In vivo argon laser vascular welding using thermal feedback: open and closed loop patency and collagen crosslinking

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An in vivo study of vascular welding with a fiber-delivered argon laser was conducted using a canine model. Longitudinal arteriotomies and venotomies were treated on femoral vein and artery. Laser energy was delivered to the vessel wall via a 400 {micro}m optical fiber. The surface temperature at the center of the laser spot was monitored in real time using a hollow glass optical fiber-based two-color infrared thermometer. The surface temperature was limited by either a room-temperature saline drip or direct feedback control of the laser using a mechanical shutter to alternately pass and block the laser. Acute patency was evaluated ... continued below

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8 pages; Other: FDE: PDF

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Small, W., LLNL February 28, 1997.

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Description

An in vivo study of vascular welding with a fiber-delivered argon laser was conducted using a canine model. Longitudinal arteriotomies and venotomies were treated on femoral vein and artery. Laser energy was delivered to the vessel wall via a 400 {micro}m optical fiber. The surface temperature at the center of the laser spot was monitored in real time using a hollow glass optical fiber-based two-color infrared thermometer. The surface temperature was limited by either a room-temperature saline drip or direct feedback control of the laser using a mechanical shutter to alternately pass and block the laser. Acute patency was evaluated either visually (leak/no leak) or by in vivo burst pressure measurements. Biochemical assays were performed to investigate the possible laser-induced formation or destruction of enzymatically mediated covalent crosslinks between collagen molecules. Viable welds were created both with and without the use of feedback control. Tissues maintained at 50 C using feedback control had an elevated crosslink count compared to controls, while those irradiated without feedback control experienced a decrease. Differences between the volumetric heating associated with open and closed loop protocols may account for the different effects on collagen crosslinks. Covalent mechanisms may play a role in argon laser vascular fusion.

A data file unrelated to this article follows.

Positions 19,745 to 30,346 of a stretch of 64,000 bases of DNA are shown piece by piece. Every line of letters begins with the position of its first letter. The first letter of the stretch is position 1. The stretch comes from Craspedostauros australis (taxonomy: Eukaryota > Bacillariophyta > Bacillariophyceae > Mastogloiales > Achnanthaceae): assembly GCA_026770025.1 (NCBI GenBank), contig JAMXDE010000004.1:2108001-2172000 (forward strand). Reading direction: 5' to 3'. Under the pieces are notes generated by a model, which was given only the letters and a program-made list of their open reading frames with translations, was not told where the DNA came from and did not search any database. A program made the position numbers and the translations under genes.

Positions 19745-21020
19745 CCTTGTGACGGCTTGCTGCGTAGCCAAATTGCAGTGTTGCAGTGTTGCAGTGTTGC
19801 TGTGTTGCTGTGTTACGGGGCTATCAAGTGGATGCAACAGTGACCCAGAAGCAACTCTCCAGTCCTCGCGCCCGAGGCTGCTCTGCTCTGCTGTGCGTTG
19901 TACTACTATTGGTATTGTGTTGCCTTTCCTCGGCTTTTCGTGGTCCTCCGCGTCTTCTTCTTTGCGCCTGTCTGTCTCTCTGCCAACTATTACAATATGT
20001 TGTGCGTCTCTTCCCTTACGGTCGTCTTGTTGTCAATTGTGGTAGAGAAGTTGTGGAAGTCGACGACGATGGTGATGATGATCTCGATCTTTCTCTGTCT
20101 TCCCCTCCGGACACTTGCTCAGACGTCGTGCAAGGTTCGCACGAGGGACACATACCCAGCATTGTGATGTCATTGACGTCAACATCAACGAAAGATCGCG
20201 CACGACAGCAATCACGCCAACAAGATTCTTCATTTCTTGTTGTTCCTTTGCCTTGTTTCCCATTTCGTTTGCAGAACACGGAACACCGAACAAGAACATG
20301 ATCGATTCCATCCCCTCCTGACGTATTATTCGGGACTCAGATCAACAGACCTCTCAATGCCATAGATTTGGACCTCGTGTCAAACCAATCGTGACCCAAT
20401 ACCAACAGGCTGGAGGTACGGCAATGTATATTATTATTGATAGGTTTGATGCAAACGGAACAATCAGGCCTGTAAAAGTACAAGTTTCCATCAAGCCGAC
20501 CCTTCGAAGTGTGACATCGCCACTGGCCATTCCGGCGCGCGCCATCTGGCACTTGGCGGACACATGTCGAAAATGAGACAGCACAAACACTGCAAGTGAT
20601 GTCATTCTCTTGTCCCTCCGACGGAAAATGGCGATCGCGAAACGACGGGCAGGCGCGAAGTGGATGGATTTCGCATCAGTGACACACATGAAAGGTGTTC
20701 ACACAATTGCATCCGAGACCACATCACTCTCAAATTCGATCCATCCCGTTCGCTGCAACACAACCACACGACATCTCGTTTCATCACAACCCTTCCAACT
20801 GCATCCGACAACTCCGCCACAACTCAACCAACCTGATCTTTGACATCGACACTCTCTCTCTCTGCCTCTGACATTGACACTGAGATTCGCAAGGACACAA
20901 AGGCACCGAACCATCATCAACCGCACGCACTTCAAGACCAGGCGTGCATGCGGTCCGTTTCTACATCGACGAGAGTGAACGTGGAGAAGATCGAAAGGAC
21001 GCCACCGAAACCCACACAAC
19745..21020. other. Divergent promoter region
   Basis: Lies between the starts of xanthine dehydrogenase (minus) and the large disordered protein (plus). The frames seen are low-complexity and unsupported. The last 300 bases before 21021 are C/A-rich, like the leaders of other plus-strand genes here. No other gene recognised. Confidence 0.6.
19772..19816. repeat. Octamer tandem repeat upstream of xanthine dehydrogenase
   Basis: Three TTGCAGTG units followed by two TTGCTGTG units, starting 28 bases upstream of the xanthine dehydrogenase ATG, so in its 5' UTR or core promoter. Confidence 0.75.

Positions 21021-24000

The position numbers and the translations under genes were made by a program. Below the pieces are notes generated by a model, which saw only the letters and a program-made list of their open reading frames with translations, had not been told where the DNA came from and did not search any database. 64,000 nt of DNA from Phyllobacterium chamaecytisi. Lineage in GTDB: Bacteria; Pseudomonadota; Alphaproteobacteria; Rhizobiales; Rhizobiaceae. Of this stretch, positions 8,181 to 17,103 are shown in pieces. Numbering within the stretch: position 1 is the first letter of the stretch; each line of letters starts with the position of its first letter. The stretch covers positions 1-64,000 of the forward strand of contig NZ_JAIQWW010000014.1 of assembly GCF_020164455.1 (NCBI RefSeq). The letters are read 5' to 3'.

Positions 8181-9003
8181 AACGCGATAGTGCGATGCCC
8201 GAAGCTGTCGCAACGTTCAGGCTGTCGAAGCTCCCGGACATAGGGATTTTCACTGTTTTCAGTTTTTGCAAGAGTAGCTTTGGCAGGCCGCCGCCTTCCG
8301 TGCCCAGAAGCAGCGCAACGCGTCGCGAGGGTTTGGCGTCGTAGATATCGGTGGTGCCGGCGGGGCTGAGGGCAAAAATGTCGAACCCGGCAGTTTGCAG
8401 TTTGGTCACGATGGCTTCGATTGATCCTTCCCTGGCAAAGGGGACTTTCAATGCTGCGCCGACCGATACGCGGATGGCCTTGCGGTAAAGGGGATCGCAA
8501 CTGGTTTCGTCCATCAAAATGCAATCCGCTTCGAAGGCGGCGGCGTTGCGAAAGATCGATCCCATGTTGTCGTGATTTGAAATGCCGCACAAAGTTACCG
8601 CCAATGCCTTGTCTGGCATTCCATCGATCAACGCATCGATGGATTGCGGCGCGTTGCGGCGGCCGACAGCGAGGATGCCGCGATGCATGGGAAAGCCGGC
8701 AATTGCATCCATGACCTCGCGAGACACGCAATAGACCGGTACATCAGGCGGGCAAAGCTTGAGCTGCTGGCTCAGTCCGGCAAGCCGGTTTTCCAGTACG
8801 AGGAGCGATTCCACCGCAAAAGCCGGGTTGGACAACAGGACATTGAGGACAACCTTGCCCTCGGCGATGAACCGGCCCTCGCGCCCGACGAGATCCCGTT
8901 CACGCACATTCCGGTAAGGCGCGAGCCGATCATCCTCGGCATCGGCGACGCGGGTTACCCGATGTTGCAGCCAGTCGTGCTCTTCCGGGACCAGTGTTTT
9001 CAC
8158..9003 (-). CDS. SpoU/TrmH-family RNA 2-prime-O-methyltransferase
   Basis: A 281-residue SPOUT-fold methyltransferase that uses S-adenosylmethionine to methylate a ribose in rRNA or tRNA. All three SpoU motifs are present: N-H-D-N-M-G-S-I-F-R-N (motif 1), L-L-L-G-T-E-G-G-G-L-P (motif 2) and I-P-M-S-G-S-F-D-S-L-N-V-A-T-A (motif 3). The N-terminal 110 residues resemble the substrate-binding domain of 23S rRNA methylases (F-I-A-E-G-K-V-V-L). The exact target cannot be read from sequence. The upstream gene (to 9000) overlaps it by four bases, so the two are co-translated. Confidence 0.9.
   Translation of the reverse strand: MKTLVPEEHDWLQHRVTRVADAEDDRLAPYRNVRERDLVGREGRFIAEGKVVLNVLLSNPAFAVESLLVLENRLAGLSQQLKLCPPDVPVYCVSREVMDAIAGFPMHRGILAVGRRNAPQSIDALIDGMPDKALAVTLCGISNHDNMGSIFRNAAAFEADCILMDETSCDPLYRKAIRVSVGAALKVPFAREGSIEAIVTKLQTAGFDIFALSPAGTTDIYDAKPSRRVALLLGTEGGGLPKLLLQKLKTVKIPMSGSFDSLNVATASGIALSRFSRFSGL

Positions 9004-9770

Physical Description

8 pages; Other: FDE: PDF

Notes

OSTI as DE00016370

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  • Conference title not supplied, Conference location not supplied, Conference dates not supplied; Other Information: Supercedes report DE98050988; PBD: 28 Feb 97

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  • Other: DE98050988
  • Report No.: UCRL-JC-126839
  • Report No.: CONF-970231*--
  • Grant Number: W-7405-Eng-48
  • Office of Scientific & Technical Information Report Number: 16370
  • Archival Resource Key: ark:/67531/metadc619182

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Office of Scientific & Technical Information Technical Reports

Reports, articles and other documents harvested from the Office of Scientific and Technical Information.

Office of Scientific and Technical Information (OSTI) is the Department of Energy (DOE) office that collects, preserves, and disseminates DOE-sponsored research and development (R&D) results that are the outcomes of R&D projects or other funded activities at DOE labs and facilities nationwide and grantees at universities and other institutions.

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  • February 28, 1997

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  • June 16, 2015, 7:43 a.m.

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  • Jan. 3, 2017, 4:40 p.m.

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Small, W., LLNL. In vivo argon laser vascular welding using thermal feedback: open and closed loop patency and collagen crosslinking, article, February 28, 1997; (digital.library.unt.edu/ark:/67531/metadc619182/: accessed January 20, 2018), University of North Texas Libraries, Digital Library, digital.library.unt.edu; crediting UNT Libraries Government Documents Department.